Bridging the Gap: Building Relationships and Overcoming Copyright Anxieties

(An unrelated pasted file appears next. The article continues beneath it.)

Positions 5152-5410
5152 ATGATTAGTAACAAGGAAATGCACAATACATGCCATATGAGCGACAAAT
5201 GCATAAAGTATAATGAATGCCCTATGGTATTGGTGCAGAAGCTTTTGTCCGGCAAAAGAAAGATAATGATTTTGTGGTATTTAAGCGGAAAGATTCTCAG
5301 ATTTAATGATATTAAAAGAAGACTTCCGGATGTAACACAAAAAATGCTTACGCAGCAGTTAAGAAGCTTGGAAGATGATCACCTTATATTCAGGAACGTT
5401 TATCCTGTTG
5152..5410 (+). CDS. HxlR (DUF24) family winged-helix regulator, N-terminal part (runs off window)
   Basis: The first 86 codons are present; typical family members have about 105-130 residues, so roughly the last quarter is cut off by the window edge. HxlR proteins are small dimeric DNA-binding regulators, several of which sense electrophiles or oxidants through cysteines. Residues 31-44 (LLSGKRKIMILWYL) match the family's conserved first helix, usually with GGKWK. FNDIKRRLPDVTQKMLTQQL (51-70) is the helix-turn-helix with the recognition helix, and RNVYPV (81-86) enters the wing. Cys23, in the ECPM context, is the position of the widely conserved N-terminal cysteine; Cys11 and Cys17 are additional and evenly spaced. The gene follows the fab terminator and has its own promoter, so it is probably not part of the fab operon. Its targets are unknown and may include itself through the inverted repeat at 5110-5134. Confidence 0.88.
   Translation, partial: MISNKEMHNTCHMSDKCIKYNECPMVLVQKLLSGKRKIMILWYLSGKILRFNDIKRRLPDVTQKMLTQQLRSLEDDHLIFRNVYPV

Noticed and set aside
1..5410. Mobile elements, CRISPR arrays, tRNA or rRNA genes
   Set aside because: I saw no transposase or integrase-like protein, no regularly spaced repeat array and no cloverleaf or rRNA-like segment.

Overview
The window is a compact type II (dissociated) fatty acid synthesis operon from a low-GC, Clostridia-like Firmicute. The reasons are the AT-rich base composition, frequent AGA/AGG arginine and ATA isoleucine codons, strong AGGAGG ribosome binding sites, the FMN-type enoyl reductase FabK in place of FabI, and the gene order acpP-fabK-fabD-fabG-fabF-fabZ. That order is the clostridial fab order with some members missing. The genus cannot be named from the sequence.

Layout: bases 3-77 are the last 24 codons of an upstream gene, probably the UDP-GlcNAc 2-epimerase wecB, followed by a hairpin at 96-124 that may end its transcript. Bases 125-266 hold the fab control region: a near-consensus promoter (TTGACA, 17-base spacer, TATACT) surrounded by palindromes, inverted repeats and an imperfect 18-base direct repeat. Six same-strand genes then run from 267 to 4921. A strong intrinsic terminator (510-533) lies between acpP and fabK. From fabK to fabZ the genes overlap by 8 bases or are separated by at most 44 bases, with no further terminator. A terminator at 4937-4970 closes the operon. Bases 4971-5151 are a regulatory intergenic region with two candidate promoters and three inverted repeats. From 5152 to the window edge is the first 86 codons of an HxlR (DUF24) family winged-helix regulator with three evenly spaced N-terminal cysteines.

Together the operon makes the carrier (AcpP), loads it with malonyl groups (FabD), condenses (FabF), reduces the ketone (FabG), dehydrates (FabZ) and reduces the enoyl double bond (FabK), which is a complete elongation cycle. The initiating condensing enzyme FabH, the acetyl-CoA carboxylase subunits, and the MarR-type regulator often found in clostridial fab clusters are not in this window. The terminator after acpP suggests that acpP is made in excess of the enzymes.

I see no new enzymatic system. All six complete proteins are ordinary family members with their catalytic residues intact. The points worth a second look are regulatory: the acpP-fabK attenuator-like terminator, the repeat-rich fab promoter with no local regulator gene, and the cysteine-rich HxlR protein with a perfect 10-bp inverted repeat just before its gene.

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Nine years ago the Course Reserve Library at Brigham Young University (BYU) partnered with the newly developed Copyright Licensing Office (CLO) on campus to continue the arduous task of copyright compliance for materials placed on reserve. The labor intensive process was tedious and often frustrating, especially as faculty struggled to understand what copyright, fair use, and electronic course reserves were or even meant. Having spent seven years as the Assistant Department Chair in Access Services before joining the Copyright Licensing Office eight years ago, I was well aware of the challenges that lay ahead in trying to build a cohesive bridge between these two departments that would also function as an efficient service to the faculty, staff, and students at BYU. Through the dedicated efforts of employees in both departments, a system was developed and enhanced that allows professors to electronically submit their electronic reserve request online from the ease of their desktop. An average new request used to take over an hour to process. This can now be done in approximately twenty minutes (seven minutes in the Reserve Library and ten minutes in the CLO). As a result, each department has reduced the number of students it employees to process requests. Affectionately known as RMEO (Romeo), the system works with Doctuek, the CCC, and Workflows, yet also operates independently. Additional benefits to the system include: * An index of a publishers and copyright owners. * The ability for faculty to submit, renew or withdraw existing requests. * The ability for staff to request and track permissions via fax, email, or mail and retain statistics. A tutorial of the RMEO system is available at http://reserverequest.byu.edu. The efficiency and features of the system have significantly improved the relationship between staff in the Library, the CLO and with faculty, staff, and students.